Should I See a Podiatrist or Orthopedic doctor for My Foot or Ankle Pain?
Navigating care in today’s healthcare world can be hard. How do you know who to see for foot and ankle pain – an orthopedic foot & ankle doctor or a podiatrist? This is a common question. In addition to orthopedic surgeons, you’re probably familiar with podiatrists, who can also treat foot and ankle conditions. But you may wonder who to see for your care.
While they do treat some of the same conditions, there are some important differences in these two specialists.
Education and Training
First and foremost, orthopedic foot and ankle specialists are doctors. They attend medical school, just like any other doctor, and receive an MD before going on to complete five years of specialty training in orthopedic surgery where they learn how to care for the bones, muscles and joints of the entire body. Then, they complete a sixth year of additional specialty training focused solely on complex foot and ankle surgery. Conversely, podiatrists attend a four-year podiatric college where they receive a DPM degree, which is then followed by about three years of surgical training. Their training is focused specifically on the foot.
Choosing the Right Doctor
There is some overlap in what podiatrists and foot and ankle orthopedists treat and it’s up to you to decide what you feel most comfortable with. While regulation around what podiatrists can see and treat varies by state, in Colorado a podiatrist can treat any condition of the foot up to the ankle. It is not uncommon to find that podiatrists often have a different comfort level in the types of injuries they like to see and treat. The orthopedic foot and ankle specialist has an emphasis on the entire musculoskeletal system and has the expertise to treat the entire body. This more holistic understanding is often helpful for patients, especially if their foot or ankle medical condition stems from an alignment issue elsewhere in the body. They can resolve the problem at the root source, because a foot and ankle orthopedist has extensive training in the biomechanics of the entire body, which allows them to provide complete care for foot and ankle problems.
If there is a chance that you may need surgical care for arthritis, fractures or bunions – it’s best to start with an orthopedic foot and ankle specialist. If you do see a podiatrist, often they will refer you to an orthopedic specialist if your foot or ankle pain is difficult to diagnose, complex, or it is suspected that your injury or pain originates from a different part of the body such as the hip or knee. If you have a condition with the skin, nails or soft tissues of the foot, a podiatrist is well versed in caring for these things.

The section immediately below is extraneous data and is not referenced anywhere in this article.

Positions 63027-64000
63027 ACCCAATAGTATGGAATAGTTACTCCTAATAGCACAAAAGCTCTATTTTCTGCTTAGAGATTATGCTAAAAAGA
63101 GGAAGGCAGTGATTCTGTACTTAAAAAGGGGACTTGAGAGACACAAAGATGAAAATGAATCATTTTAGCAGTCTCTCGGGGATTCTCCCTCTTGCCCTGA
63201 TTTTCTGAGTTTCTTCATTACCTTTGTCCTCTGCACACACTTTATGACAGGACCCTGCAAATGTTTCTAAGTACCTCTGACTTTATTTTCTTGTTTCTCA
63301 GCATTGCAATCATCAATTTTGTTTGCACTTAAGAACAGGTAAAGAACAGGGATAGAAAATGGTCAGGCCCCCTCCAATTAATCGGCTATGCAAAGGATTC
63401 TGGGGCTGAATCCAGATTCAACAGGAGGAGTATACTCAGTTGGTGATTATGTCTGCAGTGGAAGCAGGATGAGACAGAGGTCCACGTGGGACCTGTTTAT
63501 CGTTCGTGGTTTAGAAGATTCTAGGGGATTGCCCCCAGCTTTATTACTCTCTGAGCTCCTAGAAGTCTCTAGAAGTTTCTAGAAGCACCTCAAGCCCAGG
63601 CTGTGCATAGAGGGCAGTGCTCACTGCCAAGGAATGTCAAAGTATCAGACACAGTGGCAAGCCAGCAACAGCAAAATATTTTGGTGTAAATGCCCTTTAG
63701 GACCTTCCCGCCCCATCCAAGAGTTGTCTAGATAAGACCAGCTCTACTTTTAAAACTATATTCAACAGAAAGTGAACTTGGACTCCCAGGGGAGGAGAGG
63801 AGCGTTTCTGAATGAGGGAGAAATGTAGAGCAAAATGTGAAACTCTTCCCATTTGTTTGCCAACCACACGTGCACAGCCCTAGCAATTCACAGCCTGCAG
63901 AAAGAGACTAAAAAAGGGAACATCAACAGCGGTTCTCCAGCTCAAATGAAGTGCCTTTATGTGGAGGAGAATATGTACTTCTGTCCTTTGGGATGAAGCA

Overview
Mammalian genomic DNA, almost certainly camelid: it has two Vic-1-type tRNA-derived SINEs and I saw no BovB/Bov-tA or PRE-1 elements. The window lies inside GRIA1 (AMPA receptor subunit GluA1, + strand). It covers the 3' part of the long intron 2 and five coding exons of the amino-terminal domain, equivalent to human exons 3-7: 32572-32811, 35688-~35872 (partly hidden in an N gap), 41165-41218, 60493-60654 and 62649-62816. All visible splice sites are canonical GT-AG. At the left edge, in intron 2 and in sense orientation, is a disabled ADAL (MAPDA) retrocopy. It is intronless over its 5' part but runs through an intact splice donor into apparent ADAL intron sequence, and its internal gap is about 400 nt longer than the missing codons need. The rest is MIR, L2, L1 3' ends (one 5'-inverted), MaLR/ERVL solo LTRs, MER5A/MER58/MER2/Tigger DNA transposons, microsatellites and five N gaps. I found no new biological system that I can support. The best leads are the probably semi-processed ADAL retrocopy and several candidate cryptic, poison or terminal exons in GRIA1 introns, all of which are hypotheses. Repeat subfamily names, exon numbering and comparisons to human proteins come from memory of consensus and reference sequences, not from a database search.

See a podiatrist for:
- Diabetic foot care
- Wound care
- Corn and callous shaving
- Ingrown toenails and toenail trimming
- Skin nail and soft tissue problems
See an orthopedic foot and ankle specialist for:
- Active sports injury or trauma
- Muscle, bone or tendon problem
- Arthritis in the foot or ankle
- Hammertoes & Bunions
- Achilles Tendon Injuries
One misconception is that people often see orthopedic foot and ankle doctors as surgical care providers versus a podiatrist, whom they associate with non-surgical foot care. Both specialties, in fact, do surgery and sometimes podiatrists perform more surgeries than orthopedic surgeons.
Another common misconception is that your problem is too small to be treated by a foot and ankle surgeon. This is not true! Our doctors specialize in providing care for common foot conditions such as, toenail problems, neuromas, hammertoes, bunions, plantar fasciitis and diabetic foot care.
The difference is that when conservative treatments fail, foot and ankle doctors are trained to provide the next level of advanced surgical care.
Orthopedic foot and ankle doctors take a more comprehensive approach to treating foot and ankle conditions. With their extensive orthopedic training and education, they are uniquely equipped to address both simple and complex problems.
It is a common misconception that you should see an orthopedic foot and ankle specialist only if you need surgery. That is not the case at all. In fact, foot and ankle orthopedists treat patients with bracing, orthotics, injections and physical therapy 90% of the times. Surgery is used only as a last resort and less than 10% of patients need surgery. You are not wasting the time of an orthopedic surgeon to see them for non-surgical care of the foot and ankle.
Ease of Access
Because there are more podiatrists than practicing orthopedic foot and ankle specialists, people often think that they can get in quicker to see a podiatrist. That is not the case. In fact, because foot and ankle surgeons see traumatic injuries of the foot and ankle, they leave space on their schedule to get those individuals who have an urgent need in quickly –often the same day or the following day. Another benefit for patients – because orthopedic offices are outfitted with x-ray equipment, patients are able to have x-rays at the time of their visit. So for patients suffering with bunions, bone spurs or fractures, they can get answers in their visit with an orthopedic surgeon without having to travel elsewhere and wait for an imaging appointment. Even for non-urgent foot or ankle related injuries or pain, people are often surprised by the convenience and the thorough care they receive from an orthopedic foot and ankle surgeon.